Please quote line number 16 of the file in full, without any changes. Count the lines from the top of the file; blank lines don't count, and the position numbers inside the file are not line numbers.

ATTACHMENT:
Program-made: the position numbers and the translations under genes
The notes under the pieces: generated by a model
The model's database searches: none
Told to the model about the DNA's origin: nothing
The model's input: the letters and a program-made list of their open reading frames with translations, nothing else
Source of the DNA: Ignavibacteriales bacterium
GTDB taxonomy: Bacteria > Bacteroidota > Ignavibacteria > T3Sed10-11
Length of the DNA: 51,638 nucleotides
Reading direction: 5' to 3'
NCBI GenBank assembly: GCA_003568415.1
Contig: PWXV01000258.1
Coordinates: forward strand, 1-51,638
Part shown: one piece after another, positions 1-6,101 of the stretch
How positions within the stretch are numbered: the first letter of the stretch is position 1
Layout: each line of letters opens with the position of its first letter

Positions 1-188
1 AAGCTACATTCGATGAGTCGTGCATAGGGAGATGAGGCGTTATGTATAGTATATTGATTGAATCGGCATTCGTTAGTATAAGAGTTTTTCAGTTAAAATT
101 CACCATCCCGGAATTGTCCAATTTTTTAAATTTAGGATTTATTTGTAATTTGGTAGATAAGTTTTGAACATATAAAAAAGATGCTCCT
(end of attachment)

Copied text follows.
Positions 1-188